INTERVIEW: Arkells

Even with their name surfacing almost everywhere across Canadian cities, towns and provinces, it seems like the ARKELLS don’t have any intentions of slowing down. The rock and roll five-piece have garnered a great deal of respect on a local and national scale thanks to determination and that fearless mentality of making music for music. Still, it’s their latest tip of the hat – Michigan Left, an LP overflowing with feel-good alt rock and organic songwriting – that has been their firestarter. We caught up with vocalist/guitarist Mike DeAngelis to discuss the band’s hometown of Hamilton, Ontario, their inflating popularity and their penchant for writing about life north of the border.

A little while ago I heard one of your new songs (“Where U Goin”) on an episode of the new 90210 – did you know about that ahead of time?

Yeah, we knew that was going to happen. They asked us if they could use the song and we told them they could.
 
How does something like that happen?

I’m not sure. It’s a pretty mysterious world, the whole “placement” thing, so, I’m not entirely sure how they stumbled across the song but we’re glad they did. It was interesting seeing and hearing the song and the sort of theme. We were on tour so we didn’t get to watch it the first time it aired, but we watched it after and I thought it was pretty cute. I think some people were surprised at that for sure.
 
Most of the band met at McMaster University in Hamilton, is that right?

Yeah, Max, Nick and myself lived there and have been living there since we really started going to school. We met Tim as well, separately, but the three of us all met at McMaster.
 
So none of you attended high school together?

I went to a high school called GCVI (Guelph Collegiate Vocational Institute) in Guelph. Nick went to high school in London and Max went to school in downtown Toronto.

Did you develop most of your musical tastes then?

I got there in 2000 and graduated in 2004. I feel like a little bit of a late bloomer, but definitely by Grade 11 and Grade 12 I had started listening to music that was outside of my experience, and I think it shaped a lot of what I listened to… bands like The Weakerthans and Sam Roberts and Canadian rock and roll. I was awakened to that music and I think it shaped a lot in terms of who I ended up playing music with eventually.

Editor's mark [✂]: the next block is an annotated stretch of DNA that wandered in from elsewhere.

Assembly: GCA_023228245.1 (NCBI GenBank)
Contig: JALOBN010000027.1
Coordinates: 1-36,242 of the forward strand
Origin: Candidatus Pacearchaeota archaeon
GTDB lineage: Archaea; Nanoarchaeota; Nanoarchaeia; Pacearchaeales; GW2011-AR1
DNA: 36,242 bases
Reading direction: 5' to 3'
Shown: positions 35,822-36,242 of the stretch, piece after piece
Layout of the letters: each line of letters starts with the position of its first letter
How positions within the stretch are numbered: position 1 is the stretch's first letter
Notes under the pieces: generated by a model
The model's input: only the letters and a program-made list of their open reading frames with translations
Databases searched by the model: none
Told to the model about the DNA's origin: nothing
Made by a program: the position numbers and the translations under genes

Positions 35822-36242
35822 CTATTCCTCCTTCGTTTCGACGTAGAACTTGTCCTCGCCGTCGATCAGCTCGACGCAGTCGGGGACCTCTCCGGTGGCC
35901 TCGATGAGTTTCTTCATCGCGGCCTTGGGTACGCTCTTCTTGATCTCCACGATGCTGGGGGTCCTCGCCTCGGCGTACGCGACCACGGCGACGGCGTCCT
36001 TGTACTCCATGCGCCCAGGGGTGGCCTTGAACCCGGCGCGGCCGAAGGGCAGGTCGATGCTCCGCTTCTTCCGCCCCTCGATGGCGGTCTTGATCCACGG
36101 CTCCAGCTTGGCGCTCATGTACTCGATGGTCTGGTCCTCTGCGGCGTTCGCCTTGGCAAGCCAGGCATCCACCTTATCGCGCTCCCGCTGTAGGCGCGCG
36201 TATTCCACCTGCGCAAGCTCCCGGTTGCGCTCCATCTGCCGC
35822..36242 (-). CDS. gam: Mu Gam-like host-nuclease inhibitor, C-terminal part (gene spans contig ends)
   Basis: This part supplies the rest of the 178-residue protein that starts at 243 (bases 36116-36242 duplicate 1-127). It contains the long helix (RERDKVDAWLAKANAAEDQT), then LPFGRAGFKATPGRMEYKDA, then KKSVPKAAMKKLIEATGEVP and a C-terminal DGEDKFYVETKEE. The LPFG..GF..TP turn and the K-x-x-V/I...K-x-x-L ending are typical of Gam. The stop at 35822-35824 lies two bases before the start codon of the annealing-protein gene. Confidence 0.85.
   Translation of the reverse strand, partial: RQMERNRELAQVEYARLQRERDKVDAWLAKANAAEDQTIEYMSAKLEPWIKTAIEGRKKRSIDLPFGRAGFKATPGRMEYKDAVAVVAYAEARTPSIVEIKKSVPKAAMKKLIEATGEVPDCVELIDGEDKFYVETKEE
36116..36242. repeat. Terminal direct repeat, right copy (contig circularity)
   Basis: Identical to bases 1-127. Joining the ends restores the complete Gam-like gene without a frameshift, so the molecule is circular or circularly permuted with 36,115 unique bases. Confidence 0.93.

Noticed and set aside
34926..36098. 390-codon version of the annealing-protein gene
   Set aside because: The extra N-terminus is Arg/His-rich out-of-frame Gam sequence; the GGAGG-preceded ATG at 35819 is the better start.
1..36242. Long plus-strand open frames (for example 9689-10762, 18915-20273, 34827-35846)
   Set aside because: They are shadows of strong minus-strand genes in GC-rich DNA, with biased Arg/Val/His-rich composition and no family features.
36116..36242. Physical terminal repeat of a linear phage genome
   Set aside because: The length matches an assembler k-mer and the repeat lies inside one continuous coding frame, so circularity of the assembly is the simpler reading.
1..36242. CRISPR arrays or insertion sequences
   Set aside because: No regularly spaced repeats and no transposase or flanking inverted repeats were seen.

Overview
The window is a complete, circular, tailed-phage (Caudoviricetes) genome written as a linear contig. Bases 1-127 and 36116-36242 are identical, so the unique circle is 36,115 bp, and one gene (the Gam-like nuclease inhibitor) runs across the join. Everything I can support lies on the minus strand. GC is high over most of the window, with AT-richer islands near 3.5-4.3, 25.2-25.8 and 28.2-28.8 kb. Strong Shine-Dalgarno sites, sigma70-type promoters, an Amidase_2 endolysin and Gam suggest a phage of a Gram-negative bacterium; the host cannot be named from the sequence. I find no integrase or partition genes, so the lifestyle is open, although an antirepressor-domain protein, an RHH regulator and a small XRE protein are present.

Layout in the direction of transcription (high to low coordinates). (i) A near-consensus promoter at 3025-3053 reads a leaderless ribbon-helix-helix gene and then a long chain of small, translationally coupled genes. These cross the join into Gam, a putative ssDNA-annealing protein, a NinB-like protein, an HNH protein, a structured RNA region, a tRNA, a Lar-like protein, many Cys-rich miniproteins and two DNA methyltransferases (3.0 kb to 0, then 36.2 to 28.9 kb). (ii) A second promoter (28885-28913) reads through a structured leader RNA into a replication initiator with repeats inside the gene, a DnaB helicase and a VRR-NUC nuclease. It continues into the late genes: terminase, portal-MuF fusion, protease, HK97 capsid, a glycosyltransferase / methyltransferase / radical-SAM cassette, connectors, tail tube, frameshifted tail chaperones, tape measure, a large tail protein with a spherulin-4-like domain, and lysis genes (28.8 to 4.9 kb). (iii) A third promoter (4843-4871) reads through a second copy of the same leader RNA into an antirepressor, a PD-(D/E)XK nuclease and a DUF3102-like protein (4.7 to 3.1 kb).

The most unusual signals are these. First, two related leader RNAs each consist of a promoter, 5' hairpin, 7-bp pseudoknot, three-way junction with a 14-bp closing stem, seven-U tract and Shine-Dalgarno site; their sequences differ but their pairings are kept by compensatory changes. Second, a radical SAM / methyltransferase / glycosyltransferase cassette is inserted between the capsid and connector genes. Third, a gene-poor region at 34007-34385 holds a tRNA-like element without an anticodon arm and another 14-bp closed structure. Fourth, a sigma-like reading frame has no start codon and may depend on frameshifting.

Next is a series of questions about Hamilton, Ontario crafted with some help from a friend of mine who is a native of the city – have you ever gotten into any kind of trouble on a night out to Hess Village?

I’ve never been in any legal trouble, but there’s always trouble a-brewing in Hess (laughs). I don’t really spend too much time there anymore, it’s sort of a different scene. But I’ve definitely witnessed a punch-out or two there.
 
What’s the last thing you bought at Jackson Square?

Just this past week I bought a $5 “Cheap Tuesday” ticket to see Safe House at Jackson Square. It was pretty interesting. It was on Valentine’s Day. So, me and some of my single friends went out and had a dude’s night watching a Denzel Washington movie. That was the last thing, a movie ticket.
 
The CFL’s Hamilton Tiger Cats nearly had a winning season last year, and made it to the division finals – was that on yours, or any other member of the band’s radar?

Well yeah, because we did the kick-off at the Grey Cup. The McMaster University football team was there for the Vanier Cup, so we were definitely hoping that it would be a real Hamilton weekend and we would have the Ti-Cats there, but it didn’t work out. Maybe next year.

Oh, The Boss is Coming!” seems to tell a story about blue collar work and now, on the new album you have a song dedicated to whistleblowers in the workplace – what’s behind your band’s connection to the working man?

We’ve all worked jobs. The song related specifically to Max and him working. With “Whistleblower”, it’s an interesting story; it’s about (New York Times reporter and Pulitzer Prize winning-journalist) David Barstow (New York Times reporter, Pulitzer Prize winner) and him blowing the whistle. It’s sort of a shout out to all those people that put what’s right in front of what’s easy, because there’s a lot of personal sacrifice that goes into it. So, you know, this one new song kind of goes out to them.